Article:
12 Oct 2021

Trial of Black Power members over Mongrel Mob member Kevin Ratana's death begins

5:02 pm on 12 October 2021

The jury deciding whether or not two top Black Power members were responsible for the death of a Mongrel Mob member will hear two very different versions of events over the next six weeks.

Mongrel Mob members in Whanganui for Kevin Ratana's funeral.

Mongrel Mob members in Whanganui for Kevin Ratana's funeral. Photo: RNZ/ Robin Martin

The Crown has accused the Whanganui Black Power president Damien Kuru and another senior member Gordon Runga of killing Kevin Ratana because he dared live in an area deemed "their turf".

Ratana, 27, was shot in the neck outside his Castlecliff home in August 2018 and died instantly.

Damien Kuru and Gordon Runga have both pleaded not guilty to one charge of murder and one charge of participation in an organised criminal group.

They are on trial in the High Court in Wellington in front of a jury of six men and six women.

Prosecutor Chris Wilkinson-Smith said it must have been high on the Black Power's "list of business" to get rid of Ratana, after he began spending more time in Castlecliff with his partner who had two young children.

"A Mongrel Mob member living in their territory is completely unacceptable to them ... it's a provocative insult in their eyes."

"He was very visibly in another gang, he would wear the red colours and on the odd occasion his patch."

Wilkinson-Smith said Ratana had embarrassed the Black Power and "fanned the flames" in the weeks leading up to 21 August 2018.

"About a week earlier Mr Ratana was in a car and was waiting with some others ... two Black Power members spotted him. They armed themselves with poles and came for him.

"However, that attempt to confront or intimidate didn't go as expected because Mr Ratana got out and confronted them with a firearm and they had to turn and flee."

He said on the morning of the killing, Runga assembled members and at about 9.30am four men on foot as well as others in three cars drove about 300 metres down the road to Ratana's house. The men held weapons, including two shotguns.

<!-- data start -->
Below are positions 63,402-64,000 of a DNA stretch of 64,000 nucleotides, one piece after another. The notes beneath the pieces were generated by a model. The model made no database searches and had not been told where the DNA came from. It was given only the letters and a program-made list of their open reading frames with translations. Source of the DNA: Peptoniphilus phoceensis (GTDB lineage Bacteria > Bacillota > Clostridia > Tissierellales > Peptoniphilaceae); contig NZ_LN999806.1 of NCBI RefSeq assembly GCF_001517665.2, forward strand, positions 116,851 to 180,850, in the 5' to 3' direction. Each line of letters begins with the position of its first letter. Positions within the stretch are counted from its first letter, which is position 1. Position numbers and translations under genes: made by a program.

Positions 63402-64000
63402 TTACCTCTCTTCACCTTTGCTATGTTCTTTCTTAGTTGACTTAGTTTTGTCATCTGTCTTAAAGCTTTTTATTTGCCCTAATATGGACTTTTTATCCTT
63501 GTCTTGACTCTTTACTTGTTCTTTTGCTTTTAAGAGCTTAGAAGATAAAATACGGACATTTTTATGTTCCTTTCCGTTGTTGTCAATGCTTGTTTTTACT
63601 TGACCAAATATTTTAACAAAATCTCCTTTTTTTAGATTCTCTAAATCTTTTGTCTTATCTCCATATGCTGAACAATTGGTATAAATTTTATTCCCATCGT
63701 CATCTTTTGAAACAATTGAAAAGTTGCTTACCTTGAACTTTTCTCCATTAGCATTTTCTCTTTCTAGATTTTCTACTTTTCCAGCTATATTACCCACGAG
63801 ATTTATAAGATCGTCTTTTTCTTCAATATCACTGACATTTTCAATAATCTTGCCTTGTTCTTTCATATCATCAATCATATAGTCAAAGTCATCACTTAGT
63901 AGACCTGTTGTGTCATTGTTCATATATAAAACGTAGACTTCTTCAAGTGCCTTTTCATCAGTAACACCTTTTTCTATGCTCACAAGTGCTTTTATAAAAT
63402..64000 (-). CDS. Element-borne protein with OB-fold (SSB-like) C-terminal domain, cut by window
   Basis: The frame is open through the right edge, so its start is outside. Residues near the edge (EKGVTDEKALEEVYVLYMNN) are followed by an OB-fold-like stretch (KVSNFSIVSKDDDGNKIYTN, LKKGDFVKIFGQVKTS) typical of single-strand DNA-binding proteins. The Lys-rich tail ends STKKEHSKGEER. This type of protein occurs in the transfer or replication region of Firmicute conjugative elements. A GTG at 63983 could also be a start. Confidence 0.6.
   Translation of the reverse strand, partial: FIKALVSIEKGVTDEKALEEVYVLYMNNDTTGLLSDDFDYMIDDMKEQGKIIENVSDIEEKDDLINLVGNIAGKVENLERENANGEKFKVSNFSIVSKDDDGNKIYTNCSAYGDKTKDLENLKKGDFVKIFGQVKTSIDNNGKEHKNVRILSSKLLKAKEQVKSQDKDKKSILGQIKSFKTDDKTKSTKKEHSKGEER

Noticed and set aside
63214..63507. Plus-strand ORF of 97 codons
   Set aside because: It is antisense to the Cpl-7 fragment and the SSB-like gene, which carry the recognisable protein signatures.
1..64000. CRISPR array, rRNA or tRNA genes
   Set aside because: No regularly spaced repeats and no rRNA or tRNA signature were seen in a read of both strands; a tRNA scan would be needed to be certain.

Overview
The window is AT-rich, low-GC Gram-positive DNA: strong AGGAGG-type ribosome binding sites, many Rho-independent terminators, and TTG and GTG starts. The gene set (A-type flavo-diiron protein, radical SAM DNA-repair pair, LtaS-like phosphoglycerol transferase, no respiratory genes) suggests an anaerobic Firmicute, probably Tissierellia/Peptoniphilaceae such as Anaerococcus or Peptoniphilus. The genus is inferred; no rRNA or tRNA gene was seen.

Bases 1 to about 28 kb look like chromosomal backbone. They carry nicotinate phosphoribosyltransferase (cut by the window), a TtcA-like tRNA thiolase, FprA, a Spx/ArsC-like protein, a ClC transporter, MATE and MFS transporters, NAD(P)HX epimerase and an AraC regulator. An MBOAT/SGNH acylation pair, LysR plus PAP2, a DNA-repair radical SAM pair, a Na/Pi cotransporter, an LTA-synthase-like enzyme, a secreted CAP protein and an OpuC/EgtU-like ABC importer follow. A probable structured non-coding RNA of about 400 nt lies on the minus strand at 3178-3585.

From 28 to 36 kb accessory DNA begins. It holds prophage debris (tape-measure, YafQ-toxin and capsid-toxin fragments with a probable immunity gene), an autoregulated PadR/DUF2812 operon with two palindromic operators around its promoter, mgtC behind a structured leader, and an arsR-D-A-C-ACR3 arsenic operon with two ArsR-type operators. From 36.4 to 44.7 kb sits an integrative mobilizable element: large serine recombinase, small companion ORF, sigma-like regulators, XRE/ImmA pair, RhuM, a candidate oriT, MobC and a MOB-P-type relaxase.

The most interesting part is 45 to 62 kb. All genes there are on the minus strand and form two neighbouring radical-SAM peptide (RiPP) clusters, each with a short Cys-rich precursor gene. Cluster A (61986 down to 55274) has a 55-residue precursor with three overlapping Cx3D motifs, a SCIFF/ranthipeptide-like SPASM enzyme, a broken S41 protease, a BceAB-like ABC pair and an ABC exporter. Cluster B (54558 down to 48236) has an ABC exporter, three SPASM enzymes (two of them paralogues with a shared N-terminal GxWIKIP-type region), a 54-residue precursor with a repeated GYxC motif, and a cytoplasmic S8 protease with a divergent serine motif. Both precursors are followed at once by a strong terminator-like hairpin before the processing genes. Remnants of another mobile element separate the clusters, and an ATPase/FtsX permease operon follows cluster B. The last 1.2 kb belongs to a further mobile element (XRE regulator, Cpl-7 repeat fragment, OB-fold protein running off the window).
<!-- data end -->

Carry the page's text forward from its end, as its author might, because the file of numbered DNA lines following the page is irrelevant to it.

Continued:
As well as Ratana and his partner, two other adults, a young child and a baby were in the house at the time.

Black Power members stood out the front and yelled, then began smashing Ratana's car.

When Ratana came out to confront them, armed with a sawn off shotgun, he was shot.

Wilkinson-Smith said it was the Crown's case that Runga fired the fatal shot, but that gang president Kuru was also responsible for the murder.

Two further shots were fired after the killing, and Wilkinson-Smith said in the days that followed there was fortification at the Black Power headquarters, with members gathering guns and ammunition, in preparation for retaliation from the Mongrel Mob.

However, lawyers for the two men put forward a very different version of events.

Kuru's lawyer Paul Keegan said defence's case was very straightforward.

"He had nothing to do with the attack ... he wasn't there. He had no part in it and had no idea anything had happened until it was done."

He said the only reason Kuru had been implicated was simply because he was the president of the Whanganui chapter.

"Without that crown on his head he would not be sitting there today. The Crown's case is that he ordered this hit, but not one witness will tell you that."

He said the jury would hear evidence that after the event Kuru was extremely angry and called a meeting demanding to know who was responsible.

Likewise, Runga's lawyer Carrie Parkin said her client was not even in the street at the time.

"He was not a participant ... he was not one of the males striking the cars, he was not in any car, not in possession of any firearm and he did not discharge any firearm.

"He was not in Puriri Street at the time."

She asked the jury to keep an open mind and not jump to any conclusions.

Four other Black Power members have previously plead guilty to a range of charges relating to Ratana's death including manslaughter, murder and participation in a criminal group.

Over the six weeks the trial is set down for 120 witnesses will testify, including eye witnesses, police staff, scientists, gang experts and a Black Power member who was involved in Ratana's killing but has been granted Crown immunity in exchange for testifying.